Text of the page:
The 2nd Amendment threat is real

By Jeff Knox

It’s amazing watching the media going nuts over Donald Trump’s recent comment about the Second Amendment. The comment that stirred up the firestorm was this uttered at a Trump rally in North Carolina on Aug. 9. What Trump said was:

“Hillary wants to abolish – essentially abolish the Second Amendment. And by the way, if she gets to pick her judges … (shrugs shoulders, shakes head) Nothing you can do folks. … (then as an aside) although, the Second Amendment people, maybe there is. … I don’t know. But I tell you what, that will be a horrible day.”

Taking their cue from Clinton staffers and radical anti-rights extremist groups like Bloomberg’s Demanding Moms, the media have painted Trump’s comment as a suggestion that gun rights supporters should take up arms against the government if Hillary is elected. Shannon Watts, the PR flak who heads up Mom’s Demand Action for Gun Sense in America – the Demanding Moms – sent out an outrageous email fundraiser claiming that Trump’s comment was a call to assassinate Hillary Clinton. In the email, titled “Ballots vs. Bullets,” Watts echoed the Clinton camp, declaring; “This is dangerous,” and claimed that, “the media quickly reported Americans’ widespread shock at the idea that Trump was encouraging the assassination of a U.S. president.” She even included footnotes to support this assertion. The three articles in the footnote were:

  1. An editorial from rabid Trump-basher Philip Bump at the Washington Post, who parsed the statement down to suggest that it was a threat against Clinton, but said nothing about “widespread shock.”
  2. An editorial report by Trump-basher Andrew Prokop at Vox, a “progressive” news service aimed at millennials, which mainly consisted of some speculation about what Trump might have meant and reprints of some comments made by other “progressive” pundits on Twitter.
  3. An article by Louis Nelson at Politico suggesting that Trump was in trouble for making the remarks, and supporting that contention by quoting a variety of Clinton and Democratic functionaries who were hyperventilating about it.

None of these suggested anything resembling “widespread shock” among Americans, just typical attempts to exploit an opening from an opponent. The suggestion that Trump was actually encouraging revolt or suggesting assassination is silly. He was talking about the damage Hillary Clinton could do to the country and the Constitution if she is elected, and one of the points was that if she were to make appointments to the Supreme Court, the Second Amendment would be virtually abolished – which is absolutely true.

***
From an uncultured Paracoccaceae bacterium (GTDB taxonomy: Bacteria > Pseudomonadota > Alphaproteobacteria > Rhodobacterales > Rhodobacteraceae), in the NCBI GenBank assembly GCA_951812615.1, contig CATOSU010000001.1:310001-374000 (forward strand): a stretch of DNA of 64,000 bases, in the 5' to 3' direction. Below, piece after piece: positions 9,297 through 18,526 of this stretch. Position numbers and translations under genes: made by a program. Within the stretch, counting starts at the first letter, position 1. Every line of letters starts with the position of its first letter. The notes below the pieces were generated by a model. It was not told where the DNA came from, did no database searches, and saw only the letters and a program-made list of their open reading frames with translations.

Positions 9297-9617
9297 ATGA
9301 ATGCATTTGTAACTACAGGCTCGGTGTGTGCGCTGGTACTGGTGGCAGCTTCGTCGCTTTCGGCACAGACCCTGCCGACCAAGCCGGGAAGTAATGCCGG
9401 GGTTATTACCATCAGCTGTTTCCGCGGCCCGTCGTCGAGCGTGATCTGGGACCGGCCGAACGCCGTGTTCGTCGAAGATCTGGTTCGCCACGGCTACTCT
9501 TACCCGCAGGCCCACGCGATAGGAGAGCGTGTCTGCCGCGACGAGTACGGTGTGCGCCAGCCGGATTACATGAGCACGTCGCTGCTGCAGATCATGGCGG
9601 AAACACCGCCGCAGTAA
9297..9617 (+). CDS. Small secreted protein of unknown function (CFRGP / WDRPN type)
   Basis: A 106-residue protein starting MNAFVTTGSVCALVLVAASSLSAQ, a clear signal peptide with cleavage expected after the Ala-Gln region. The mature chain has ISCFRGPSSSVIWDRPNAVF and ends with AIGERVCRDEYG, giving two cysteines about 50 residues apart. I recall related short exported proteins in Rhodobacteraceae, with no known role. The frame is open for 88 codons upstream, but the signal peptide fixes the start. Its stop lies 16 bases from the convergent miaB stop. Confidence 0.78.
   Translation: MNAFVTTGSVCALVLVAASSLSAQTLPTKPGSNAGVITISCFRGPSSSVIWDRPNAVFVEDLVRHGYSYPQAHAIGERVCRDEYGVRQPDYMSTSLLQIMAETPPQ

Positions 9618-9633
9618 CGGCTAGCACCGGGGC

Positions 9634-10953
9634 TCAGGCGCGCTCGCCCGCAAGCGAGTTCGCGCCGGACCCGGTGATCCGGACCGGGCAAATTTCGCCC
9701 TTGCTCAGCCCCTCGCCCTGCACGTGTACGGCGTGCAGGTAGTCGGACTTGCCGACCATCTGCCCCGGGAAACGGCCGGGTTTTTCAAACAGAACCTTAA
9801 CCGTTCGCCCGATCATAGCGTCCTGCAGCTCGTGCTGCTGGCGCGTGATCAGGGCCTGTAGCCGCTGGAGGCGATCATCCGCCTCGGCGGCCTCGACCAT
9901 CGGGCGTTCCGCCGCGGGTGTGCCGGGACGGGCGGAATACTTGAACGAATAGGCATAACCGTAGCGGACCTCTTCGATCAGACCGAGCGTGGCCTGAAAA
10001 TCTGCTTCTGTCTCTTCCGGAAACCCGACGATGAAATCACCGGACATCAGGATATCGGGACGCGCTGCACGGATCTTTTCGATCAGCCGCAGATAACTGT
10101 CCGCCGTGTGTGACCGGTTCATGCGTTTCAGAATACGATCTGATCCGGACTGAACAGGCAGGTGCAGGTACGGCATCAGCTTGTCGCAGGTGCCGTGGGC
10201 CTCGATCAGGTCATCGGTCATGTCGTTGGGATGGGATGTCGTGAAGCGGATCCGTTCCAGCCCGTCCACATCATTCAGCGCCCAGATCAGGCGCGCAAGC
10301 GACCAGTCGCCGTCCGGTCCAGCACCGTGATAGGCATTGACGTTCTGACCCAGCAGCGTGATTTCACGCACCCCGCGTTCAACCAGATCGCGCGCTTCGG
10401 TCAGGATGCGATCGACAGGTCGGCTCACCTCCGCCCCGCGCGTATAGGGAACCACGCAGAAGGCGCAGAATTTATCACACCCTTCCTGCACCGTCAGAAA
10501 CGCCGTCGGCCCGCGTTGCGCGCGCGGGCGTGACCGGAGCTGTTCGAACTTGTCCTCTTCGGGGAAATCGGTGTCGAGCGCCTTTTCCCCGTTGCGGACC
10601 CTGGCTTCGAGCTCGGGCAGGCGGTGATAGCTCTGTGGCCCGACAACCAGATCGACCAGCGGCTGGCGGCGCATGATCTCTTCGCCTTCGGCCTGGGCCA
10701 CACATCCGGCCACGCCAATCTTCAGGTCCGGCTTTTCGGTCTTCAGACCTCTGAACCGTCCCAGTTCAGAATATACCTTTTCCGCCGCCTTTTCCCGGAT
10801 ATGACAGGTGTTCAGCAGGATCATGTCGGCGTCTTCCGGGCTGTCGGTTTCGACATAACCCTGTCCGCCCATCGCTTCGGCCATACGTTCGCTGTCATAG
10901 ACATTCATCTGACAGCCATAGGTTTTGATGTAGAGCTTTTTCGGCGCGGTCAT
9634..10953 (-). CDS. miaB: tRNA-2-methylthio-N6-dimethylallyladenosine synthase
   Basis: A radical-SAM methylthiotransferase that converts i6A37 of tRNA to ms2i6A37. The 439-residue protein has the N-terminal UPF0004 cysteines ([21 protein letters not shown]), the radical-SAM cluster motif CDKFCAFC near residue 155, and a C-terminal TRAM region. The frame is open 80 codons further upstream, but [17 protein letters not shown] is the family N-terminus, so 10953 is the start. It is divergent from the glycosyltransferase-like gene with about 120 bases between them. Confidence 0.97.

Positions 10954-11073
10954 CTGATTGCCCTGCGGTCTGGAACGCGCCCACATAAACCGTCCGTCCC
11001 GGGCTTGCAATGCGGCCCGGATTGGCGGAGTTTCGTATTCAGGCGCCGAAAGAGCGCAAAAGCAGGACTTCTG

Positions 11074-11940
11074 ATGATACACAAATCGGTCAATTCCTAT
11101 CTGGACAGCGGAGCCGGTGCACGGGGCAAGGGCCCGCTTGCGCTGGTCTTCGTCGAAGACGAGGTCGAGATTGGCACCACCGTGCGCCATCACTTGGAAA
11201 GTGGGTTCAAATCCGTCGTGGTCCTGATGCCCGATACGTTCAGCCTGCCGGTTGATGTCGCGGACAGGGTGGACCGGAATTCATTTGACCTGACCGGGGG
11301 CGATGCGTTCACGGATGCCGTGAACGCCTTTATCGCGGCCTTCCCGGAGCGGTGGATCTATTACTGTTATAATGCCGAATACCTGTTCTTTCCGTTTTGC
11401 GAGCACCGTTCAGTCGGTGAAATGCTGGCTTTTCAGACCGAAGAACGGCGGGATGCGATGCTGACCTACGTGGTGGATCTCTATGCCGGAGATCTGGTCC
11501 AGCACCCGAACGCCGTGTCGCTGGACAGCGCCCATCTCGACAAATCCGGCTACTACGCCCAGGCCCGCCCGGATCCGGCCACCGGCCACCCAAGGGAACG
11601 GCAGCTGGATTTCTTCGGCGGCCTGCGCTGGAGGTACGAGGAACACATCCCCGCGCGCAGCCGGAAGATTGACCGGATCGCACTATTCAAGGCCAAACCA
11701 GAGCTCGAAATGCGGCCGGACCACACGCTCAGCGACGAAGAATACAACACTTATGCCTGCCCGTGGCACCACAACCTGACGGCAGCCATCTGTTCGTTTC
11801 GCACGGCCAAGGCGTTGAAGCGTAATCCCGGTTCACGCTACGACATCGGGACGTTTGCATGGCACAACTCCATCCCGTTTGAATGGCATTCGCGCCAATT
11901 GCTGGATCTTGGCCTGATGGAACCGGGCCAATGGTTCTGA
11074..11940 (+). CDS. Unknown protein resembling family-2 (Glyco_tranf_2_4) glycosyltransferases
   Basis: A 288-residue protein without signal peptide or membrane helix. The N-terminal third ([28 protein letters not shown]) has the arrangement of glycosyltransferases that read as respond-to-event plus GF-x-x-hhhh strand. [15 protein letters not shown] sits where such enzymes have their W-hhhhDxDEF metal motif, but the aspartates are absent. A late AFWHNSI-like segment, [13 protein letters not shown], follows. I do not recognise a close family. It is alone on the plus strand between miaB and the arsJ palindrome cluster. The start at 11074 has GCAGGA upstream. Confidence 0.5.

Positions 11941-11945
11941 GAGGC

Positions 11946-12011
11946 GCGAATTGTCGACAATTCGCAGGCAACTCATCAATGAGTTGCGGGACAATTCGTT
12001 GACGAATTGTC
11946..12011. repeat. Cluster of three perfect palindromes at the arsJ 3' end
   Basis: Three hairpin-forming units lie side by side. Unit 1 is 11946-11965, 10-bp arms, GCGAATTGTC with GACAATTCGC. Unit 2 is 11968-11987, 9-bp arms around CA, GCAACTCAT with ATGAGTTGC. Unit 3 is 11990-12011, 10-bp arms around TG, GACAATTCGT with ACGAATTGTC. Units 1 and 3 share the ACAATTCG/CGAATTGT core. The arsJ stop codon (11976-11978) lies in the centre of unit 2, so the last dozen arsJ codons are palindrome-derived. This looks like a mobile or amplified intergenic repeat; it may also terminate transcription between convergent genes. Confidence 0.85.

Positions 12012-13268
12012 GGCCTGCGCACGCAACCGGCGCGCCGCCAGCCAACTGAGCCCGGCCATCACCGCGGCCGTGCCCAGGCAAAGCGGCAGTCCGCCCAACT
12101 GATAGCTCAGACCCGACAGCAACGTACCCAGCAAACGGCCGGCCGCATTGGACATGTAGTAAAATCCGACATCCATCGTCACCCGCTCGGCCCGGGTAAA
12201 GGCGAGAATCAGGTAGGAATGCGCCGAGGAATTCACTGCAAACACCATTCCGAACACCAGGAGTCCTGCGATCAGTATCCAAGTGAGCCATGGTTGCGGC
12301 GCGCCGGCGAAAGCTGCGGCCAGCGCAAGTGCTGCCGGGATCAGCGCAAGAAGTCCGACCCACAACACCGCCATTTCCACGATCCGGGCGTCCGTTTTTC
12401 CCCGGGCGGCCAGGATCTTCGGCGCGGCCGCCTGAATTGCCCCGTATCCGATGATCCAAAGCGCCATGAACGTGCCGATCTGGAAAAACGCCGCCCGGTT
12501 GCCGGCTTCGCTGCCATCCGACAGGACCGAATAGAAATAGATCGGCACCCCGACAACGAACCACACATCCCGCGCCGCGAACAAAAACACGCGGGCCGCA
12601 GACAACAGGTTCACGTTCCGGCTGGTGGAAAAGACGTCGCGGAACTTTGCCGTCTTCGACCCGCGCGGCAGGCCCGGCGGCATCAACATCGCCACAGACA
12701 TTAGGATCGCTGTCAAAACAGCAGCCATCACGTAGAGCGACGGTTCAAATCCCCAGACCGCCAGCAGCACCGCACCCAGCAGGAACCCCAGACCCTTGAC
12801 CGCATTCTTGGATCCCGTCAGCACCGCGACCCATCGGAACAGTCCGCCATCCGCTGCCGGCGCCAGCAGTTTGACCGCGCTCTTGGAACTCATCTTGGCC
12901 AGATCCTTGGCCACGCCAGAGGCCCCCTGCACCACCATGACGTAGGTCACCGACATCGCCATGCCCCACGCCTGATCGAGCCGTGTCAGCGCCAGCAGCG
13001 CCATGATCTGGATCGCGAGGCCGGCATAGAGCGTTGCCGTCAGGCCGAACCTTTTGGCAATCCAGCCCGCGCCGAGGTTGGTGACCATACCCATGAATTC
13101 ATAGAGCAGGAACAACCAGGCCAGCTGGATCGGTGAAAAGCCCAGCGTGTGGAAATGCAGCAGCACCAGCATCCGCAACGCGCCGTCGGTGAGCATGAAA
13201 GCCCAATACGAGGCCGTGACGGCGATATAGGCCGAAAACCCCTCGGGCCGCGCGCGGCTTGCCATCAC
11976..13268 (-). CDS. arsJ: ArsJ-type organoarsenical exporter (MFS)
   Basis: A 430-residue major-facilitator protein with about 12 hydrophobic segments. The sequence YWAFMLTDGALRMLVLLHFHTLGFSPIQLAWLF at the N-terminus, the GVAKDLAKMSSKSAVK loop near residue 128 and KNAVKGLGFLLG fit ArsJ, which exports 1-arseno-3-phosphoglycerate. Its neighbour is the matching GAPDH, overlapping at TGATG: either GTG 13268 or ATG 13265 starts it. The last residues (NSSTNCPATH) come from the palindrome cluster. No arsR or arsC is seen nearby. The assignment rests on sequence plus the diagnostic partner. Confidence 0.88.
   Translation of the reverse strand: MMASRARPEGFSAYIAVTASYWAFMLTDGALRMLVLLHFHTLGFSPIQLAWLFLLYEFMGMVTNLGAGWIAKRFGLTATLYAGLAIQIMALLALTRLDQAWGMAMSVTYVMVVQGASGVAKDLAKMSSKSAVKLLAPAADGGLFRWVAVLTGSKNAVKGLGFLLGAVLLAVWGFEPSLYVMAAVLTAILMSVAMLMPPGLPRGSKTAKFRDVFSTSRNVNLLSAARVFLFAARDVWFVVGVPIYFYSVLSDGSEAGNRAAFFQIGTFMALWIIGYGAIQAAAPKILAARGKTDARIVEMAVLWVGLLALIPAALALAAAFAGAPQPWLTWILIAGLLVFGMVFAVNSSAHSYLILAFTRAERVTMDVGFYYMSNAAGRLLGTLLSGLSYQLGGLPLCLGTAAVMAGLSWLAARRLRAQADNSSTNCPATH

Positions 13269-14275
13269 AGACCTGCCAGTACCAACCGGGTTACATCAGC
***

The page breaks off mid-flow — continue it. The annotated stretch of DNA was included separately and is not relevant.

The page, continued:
Justice Ruth Bader Ginsburg recently stated that she, like Hillary Clinton, believes the high court’s decision in D.C. v. Heller was “bad” and that a future court would have the opportunity to revisit the issue when a case challenging a gun control law comes up. Since Heller was decided 5-4 with the now deceased Antonin Scalia leading the 5, it is no stretch to assume that a “progressive” replacement to fill Scalia’s empty seat at the bench would mean that the next case to arrive in the court concerning gun laws would be decided 5-4 in the opposite direction. By ruling that only “intermediate scrutiny” or “rational basis” need be applied to such questions, the Supreme Court could effectively nullify Heller and thus make the Second Amendment hollow.

Trump was offering a dire warning in an effort to rally GunVoters to his cause and against Clinton – in the upcoming election. His follow-up comment that perhaps “Second Amendment people” might not be helpless, was obviously a joke, but it was a joke with historical teeth.

The Second Amendment itself is a warning against overreaching government. Those who suggest that pointing out this fact is a threat and insurrection are ignoring the other side of that coin. The threat of the Second Amendment is not that gun owners will resort to armed violence to get our way. Rather it is that the people can and should resist unjust force with force of our own.

This is right and just, and is in full harmony with the writings and beliefs of the founders and the legal scholars who followed them. Famed Supreme Court justice and constitutional historian Joseph Story, in his highly respected tome “Commentaries on the Constitution of the United States,” phrased it like this:

“The right of the citizens to keep and bear arms has justly been considered, as the palladium of the liberties of a republic; since it offers a strong moral check against the usurpation and arbitrary power of rulers; and will generally, even if these are successful in the first instance, enable the people to resist and triumph over them.” (emphasis added)

That “strong moral check” is in fact a warning. The idea is that as long as the American people are armed, and thus have the ability to physically resist overreaching government, they will never have a need to physically resist the government, because the government would be foolish to try and oppress a citizenry that is well-armed.

If I take a new shooter to the range and caution him not to let the gun point at any part of his body, and to keep his finger away from the trigger, would that be considered a threat?

Reminding those in power that We the People are potentially dangerous and should be handled with respect is not a threat, it’s a courtesy.

Don’t tread on me.

Media wishing to interview Jeff Knox, please contact [email protected].

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